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Title:"Stories from our people": immigrants, brokers, and literacy as affinity
Author(s):Mihut, Ligia
Director of Research:Prendergast, Catherine J.
Doctoral Committee Chair(s):Prendergast, Catherine J.
Doctoral Committee Member(s):Haas Dyson, Anne; Vieira, Kate; Hitchins, Keith
Department / Program:English
Degree Granting Institution:University of Illinois at Urbana-Champaign
Abstract:An ethnographic study of literacy histories of Romanian (im)migrants in the U.S., my dissertation explores the role of literacy brokers in the context of the transnational movement of people and texts. While recent scholarly accounts of literacy brokers—defined as individuals assisting others with writing—approach brokers mainly for their instrumental role as translators, editors, or scribes, my study proposes that literacy brokers’ emotional work of mediation must be further explored. I argue that literacy brokers perform mediation through what I call “literacy as affinity.” “Literacy as affinity,” an emotional discursive repertoire, comprises empathetic language, personal stories, and social connections embedded in the literate experience. Literacy as affinity intervenes in contexts of people’s mobility in spaces of in-betweenness, of transitions, and gaps in one’s experience. In doing so, it creates bridges of communication but also provides a sustainable infrastructure for one’s learning. In this study, I approach the brokers’ work of affinity in multiple contexts—local communities, schools, libraries, and courtrooms—and through the lens of various types of brokers such as the state, community members, and various organizations. Drawing on thirty-two literacy history interviews, textual artifacts (travel documents, personal writings/ notes, advertisements for community events, ethnic newspapers), and archival research in Romania, I show how brokers’ work of affinity is experienced both as a loss and recovery of familiar texts, languages, and contexts. With each chapter, I follow the immigrant journey. After providing an overview of transnational mobility in the Introduction, in Chapter two I start my analysis of literacy brokers in Romania where the immigrant story begins. I emphasize the role of the totalitarian Romanian state in managing people’s affinities for the nation through literacy. Following the immigrant journey, in Chapter three and four I discuss the brokers’ emotional investment as it unfolds in the lives of political refugees (Chapter three) and economic immigrants (Chapter four). The regulation of the personal through documents and institutional bureaucracies creates spaces of in-betweenness where brokers intervene to facilitate mediation. Such spaces may be marked by lack of English knowledge, limited familiarity with documents or legal writing, or gaps in cultural knowledge. In Chapter five, I examine the writing researcher as a broker and various affinities developed through personal, institutional, national or international affiliations. In this dissertation, I argue that literacy brokers and their use of literacy as affinity provide a compelling case for why literacy education must acknowledge individual needs rather than instrumental ways to accomplish educational goals. At a time when universities try to acclimatize to digital, open courses and mass migration, my dissertation suggests that literacy brokers’ work of affinity serves both as a motivational support and a driving engine in accomplishing literate actions. To this end, literacy as affinity can offer a sustainable system for the literate experience, as it concerns the entire process of one’s literacy trajectory, both in and out of school. Sustainability and transfer are current concerns in education and this study offers a small intervention in this area by directing attention to the role of emotions in learning.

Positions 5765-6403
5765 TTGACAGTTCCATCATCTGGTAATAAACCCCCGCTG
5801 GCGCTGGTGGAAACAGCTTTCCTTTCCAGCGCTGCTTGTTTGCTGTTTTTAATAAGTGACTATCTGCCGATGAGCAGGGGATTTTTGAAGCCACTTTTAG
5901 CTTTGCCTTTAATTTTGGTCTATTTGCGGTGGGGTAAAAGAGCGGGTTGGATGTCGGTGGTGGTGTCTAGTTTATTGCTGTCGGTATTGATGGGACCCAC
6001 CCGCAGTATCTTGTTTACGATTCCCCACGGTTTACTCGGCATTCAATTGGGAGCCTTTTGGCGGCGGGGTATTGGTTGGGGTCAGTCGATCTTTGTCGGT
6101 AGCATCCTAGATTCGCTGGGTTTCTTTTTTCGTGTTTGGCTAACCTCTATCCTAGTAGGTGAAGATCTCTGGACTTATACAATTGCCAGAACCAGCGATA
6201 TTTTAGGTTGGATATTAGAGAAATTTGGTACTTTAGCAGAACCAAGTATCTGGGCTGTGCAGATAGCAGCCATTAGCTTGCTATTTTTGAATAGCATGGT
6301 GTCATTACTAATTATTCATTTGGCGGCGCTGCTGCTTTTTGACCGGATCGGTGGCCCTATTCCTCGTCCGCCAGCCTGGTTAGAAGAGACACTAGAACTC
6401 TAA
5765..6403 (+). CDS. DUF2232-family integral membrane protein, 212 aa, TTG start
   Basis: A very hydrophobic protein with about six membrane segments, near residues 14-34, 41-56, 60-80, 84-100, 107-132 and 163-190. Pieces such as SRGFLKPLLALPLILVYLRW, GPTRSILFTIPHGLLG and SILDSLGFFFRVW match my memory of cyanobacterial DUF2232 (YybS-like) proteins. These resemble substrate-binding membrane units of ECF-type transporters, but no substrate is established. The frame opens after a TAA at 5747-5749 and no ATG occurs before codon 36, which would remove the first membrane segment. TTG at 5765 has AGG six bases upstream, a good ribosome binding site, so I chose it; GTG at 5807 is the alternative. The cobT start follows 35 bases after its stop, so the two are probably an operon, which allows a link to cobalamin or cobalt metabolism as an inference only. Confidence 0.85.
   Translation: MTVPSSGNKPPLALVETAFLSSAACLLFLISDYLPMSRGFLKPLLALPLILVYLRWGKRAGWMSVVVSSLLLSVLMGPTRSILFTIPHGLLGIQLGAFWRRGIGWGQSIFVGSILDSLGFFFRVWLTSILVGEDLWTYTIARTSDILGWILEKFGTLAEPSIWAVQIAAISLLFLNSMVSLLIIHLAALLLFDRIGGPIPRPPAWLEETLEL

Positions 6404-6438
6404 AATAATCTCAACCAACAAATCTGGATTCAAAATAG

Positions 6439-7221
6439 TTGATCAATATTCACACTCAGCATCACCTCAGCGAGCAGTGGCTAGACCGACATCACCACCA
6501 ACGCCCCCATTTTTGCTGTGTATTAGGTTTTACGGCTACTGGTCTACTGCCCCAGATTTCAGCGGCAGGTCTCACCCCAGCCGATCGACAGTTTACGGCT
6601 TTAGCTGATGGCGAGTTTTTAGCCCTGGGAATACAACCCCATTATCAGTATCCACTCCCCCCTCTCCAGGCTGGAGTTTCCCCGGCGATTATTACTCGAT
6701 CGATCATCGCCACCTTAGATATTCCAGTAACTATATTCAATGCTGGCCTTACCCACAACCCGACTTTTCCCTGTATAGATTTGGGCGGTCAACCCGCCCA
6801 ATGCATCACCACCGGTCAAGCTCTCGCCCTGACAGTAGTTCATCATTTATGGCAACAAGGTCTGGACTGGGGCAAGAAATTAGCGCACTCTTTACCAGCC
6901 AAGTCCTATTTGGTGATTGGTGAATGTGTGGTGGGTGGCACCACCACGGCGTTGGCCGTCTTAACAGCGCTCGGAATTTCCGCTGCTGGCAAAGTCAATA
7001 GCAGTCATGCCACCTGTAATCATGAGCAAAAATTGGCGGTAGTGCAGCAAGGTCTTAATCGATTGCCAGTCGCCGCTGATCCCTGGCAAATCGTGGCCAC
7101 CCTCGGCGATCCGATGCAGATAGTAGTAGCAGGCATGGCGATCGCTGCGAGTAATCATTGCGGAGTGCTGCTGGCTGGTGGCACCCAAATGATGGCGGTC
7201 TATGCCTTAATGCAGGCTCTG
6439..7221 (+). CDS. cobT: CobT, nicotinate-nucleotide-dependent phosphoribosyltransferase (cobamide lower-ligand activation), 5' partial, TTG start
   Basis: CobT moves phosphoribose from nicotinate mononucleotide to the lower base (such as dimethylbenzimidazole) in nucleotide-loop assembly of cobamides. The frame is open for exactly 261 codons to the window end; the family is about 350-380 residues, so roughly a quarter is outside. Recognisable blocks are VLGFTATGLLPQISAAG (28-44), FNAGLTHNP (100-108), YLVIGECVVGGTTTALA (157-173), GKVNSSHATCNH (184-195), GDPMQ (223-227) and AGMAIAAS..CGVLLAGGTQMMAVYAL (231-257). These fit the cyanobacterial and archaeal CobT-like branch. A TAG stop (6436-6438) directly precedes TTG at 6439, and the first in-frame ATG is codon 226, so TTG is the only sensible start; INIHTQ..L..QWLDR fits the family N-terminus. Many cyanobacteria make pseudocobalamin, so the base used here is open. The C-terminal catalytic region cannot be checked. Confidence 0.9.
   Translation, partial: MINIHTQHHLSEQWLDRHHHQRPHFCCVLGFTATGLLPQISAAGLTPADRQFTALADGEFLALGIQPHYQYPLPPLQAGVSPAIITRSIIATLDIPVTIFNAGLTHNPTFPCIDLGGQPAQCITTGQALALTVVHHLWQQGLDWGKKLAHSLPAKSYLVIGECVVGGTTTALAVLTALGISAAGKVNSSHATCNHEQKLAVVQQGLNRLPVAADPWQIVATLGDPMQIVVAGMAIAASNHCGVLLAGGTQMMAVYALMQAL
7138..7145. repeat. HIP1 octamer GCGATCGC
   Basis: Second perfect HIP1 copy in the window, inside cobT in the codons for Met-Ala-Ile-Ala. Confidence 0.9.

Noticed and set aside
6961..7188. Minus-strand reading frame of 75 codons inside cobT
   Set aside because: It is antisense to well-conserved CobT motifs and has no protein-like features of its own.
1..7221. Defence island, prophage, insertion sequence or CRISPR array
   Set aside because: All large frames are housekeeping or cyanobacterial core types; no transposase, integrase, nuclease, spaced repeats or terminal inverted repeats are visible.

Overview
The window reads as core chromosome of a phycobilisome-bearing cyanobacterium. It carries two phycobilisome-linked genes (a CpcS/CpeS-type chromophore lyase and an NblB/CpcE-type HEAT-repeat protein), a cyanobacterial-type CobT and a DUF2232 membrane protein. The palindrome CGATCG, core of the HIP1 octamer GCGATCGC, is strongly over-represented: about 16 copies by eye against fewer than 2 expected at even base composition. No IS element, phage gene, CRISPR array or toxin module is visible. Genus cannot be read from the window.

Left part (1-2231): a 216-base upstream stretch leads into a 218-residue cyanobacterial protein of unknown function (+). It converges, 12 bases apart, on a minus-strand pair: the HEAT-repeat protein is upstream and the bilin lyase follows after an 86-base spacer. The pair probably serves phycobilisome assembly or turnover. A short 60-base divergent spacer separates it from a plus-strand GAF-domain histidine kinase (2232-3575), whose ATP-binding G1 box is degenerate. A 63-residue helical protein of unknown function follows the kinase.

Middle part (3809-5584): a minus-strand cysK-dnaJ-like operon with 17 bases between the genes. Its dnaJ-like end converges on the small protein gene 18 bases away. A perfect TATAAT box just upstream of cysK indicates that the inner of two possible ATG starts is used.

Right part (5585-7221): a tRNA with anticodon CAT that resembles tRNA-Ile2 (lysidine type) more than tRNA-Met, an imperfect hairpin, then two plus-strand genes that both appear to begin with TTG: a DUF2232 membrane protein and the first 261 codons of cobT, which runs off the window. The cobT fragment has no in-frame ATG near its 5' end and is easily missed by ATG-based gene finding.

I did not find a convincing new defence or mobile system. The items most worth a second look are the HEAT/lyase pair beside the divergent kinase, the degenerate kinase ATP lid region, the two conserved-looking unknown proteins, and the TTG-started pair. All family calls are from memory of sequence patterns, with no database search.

Issue Date:2014-05-30
Rights Information:Copyright 2014 Ligia Mihut
Date Available in IDEALS:2014-05-30
Date Deposited:2014-05

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